Moderates and conservatives long ago gave up on any hope the UM Church’s General Board of Church and Society (GBCS) would demonstrate any fairness or impartiality when it comes to non-liberal plans for health care, tax policy, education, energy policy, military spending, minimum wage laws, … well, you get the point. So there was little surprise when the Rev. Dr. Susan Henry-Crowe, General Secretary of GBCS, unloaded on a Republican backed bill that would have modified the Affordable Care Act (ACA).
To her credit, Henry-Crowe is not nearly as strident as some of her predecessors, but she can get off some zingers. Not long after a press conference with U.S. Rep. Nancy Pelosi (D-California), we received inquiries wanting to know about “the United Methodist Statement” that said, “people will die” if a Republican backed health care bill passed in Congress (as most know by now, it did not).
We were confident no such statement existed. The UM Church, thankfully, does not make a habit of pontificating on every bill that comes before Congress. Only the General Conference, which meets every four years, can pronounce authoritatively for the UM Church. What we suspected was that Rep. Pelosi had read something a UM bishop or the General Secretary of GBCS had said about the bill. And sure enough, Henry-Crowe had recently opined, “People will die because of efforts like this to roll back health care.” Pelosi gladly took Henry-Crowe’s personal prognostication that “people will die,” as the UM Church’s official word on the bill. It is not.
Henry-Crowe, who holds two degrees in theological studies, and for 22 years served as the dean of the chapel and religious life at Emory University before her role at GBCS, offered no evidence to support her hyperbolic claim. Her remark is particularly interesting in light of a recent column by New York Times columnist Ross Douthat. To be sure, like Henry-Crowe, Douthat is not a health care expert. But unlike her, he actually references reputable studies that find claims about how many lives this or that insurance plan will save to be overblown. As Douthat notes, since the expansion of Medicaid under the ACA, Americans have not become healthier or experienced lower mortality rates (they’re actually higher in some of the states and counties where Medicaid was expanded).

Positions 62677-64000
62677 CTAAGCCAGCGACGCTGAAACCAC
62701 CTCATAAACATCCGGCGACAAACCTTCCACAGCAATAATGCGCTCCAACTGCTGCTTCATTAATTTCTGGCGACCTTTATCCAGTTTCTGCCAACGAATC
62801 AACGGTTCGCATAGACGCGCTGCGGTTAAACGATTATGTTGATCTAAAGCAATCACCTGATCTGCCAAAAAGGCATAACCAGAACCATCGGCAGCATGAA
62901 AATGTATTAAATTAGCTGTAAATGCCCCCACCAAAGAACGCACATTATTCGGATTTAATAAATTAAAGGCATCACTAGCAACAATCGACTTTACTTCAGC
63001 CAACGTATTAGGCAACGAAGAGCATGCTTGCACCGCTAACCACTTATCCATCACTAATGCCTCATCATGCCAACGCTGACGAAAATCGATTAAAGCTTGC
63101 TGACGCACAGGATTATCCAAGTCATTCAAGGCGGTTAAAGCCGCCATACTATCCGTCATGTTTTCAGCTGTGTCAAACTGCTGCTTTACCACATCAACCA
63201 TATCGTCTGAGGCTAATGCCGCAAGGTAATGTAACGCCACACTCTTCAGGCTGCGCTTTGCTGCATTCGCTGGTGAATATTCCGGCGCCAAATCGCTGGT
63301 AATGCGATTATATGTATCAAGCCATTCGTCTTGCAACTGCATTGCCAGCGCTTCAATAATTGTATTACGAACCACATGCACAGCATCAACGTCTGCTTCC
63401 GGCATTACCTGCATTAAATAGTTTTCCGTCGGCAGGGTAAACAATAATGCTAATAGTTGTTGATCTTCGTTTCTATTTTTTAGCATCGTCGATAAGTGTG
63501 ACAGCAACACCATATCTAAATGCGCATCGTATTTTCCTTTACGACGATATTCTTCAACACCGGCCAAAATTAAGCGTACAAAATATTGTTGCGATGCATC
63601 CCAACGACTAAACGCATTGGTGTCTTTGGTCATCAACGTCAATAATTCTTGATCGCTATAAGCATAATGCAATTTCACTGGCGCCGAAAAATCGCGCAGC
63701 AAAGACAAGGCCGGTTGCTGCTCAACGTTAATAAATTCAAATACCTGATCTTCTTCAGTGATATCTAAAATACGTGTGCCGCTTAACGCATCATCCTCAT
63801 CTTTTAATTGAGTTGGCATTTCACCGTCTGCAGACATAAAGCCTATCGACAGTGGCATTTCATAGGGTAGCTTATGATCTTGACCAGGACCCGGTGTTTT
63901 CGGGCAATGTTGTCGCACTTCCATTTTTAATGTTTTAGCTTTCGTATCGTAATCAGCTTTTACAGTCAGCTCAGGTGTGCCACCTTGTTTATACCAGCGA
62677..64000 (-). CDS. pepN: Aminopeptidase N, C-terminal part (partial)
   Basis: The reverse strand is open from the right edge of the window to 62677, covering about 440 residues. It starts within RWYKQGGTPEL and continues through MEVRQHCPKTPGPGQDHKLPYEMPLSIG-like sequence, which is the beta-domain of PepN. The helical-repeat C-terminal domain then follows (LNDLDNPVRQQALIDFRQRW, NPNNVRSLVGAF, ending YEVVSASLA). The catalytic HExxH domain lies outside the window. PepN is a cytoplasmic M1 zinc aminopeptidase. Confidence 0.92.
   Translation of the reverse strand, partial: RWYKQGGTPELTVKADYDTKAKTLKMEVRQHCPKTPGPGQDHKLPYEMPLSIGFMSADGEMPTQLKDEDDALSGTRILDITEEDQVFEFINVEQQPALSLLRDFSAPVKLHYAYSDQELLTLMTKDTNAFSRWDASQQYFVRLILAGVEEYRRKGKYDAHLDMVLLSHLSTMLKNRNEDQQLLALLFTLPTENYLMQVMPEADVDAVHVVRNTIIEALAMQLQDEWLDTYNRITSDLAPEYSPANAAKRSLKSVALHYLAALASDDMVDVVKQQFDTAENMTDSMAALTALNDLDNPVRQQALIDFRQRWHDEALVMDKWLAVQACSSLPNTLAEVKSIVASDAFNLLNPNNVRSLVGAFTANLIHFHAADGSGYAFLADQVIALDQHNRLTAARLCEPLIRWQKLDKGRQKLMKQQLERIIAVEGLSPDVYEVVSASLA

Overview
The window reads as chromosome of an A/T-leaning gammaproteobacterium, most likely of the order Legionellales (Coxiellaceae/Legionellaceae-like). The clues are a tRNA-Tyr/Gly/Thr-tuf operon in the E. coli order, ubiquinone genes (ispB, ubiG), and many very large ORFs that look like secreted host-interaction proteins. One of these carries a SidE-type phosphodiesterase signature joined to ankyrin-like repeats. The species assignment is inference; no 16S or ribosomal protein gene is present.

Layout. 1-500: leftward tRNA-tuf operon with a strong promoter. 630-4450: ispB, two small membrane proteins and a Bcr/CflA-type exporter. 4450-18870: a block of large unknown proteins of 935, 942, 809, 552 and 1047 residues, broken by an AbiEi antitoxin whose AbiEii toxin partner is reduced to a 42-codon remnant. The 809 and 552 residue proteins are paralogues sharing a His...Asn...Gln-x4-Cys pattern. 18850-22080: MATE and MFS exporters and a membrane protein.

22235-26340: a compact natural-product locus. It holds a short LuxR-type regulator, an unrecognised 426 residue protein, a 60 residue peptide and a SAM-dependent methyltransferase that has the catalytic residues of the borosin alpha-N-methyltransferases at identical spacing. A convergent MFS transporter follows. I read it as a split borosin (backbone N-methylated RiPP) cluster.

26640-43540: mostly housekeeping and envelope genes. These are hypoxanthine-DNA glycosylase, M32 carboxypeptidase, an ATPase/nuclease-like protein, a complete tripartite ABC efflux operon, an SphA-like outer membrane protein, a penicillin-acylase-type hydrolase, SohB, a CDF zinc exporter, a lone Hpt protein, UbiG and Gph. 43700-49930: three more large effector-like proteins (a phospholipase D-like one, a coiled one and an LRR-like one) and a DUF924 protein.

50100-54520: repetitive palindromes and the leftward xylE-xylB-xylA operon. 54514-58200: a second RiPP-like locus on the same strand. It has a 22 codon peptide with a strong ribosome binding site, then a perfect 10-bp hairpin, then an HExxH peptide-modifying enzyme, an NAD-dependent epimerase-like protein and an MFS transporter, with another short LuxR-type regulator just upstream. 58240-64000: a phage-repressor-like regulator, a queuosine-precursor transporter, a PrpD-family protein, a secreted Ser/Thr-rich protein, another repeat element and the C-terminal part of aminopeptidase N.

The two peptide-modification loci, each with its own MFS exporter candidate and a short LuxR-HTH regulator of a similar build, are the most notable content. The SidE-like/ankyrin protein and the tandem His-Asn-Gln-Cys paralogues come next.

It is hard to understand why, in a church with rank-and-file members from across the political spectrum, GBCS has felt compelled to march almost uniformly to the left on most issues. And it often seems incapable of even acknowledging people of good faith and good will might find alternative prescriptions to be reasonable, responsible, and compassionate. GBCS has a propensity to close off options and stifle conversation before it gets started. So if you don’t stand with Henry-Crowe and GBCS on the recent bill before Congress, you’re evidently comfortable with a plan that will allow “people [to] die.”
After reading a missive from the GBCS team, you cannot help but think they are unaware of people like Arthur Brooks, Robert George, or Michael Gerson, thoughtful Christians who are as faithful and as informed as they, who do offer alternative solutions and valid critiques of progressive proposals. GBCS seems to have no dialogue partners in a church that desperately needs them.
This is odd and even unhelpful coming from an organization appointed to serve and represent the whole church, not just its left wing. True, GBCS can appeal to the UM Church’s Book of Resolutions, a huge compendium full of progressive nostrums written by or sponsored by GBCS and its allies, passed in haste at General Conferences, and then trotted out as necessary when needed. But this is no way to build consensus in a diverse church. Progressives often style themselves as community organizers for social justice, but you seldom get the impression that GBCS folks are actually out organizing among the grassroots. Instead, they are more often found provoking laity and pastors with progressive pronouncements issued from their Capitol Hill offices in Washington D.C.
As for the healthcare debate, we’re happy to leave it to the experts who study these matters to share their findings, make recommendations to our Congressional representatives, and then engage in a civil debate on the matter. In the future, we hope Henry-Crowe can find the good in other proposals and refrain from conversation stoppers like, “people will die.”
Walter Fenton is a United Methodist clergy person and an analyst for Good News.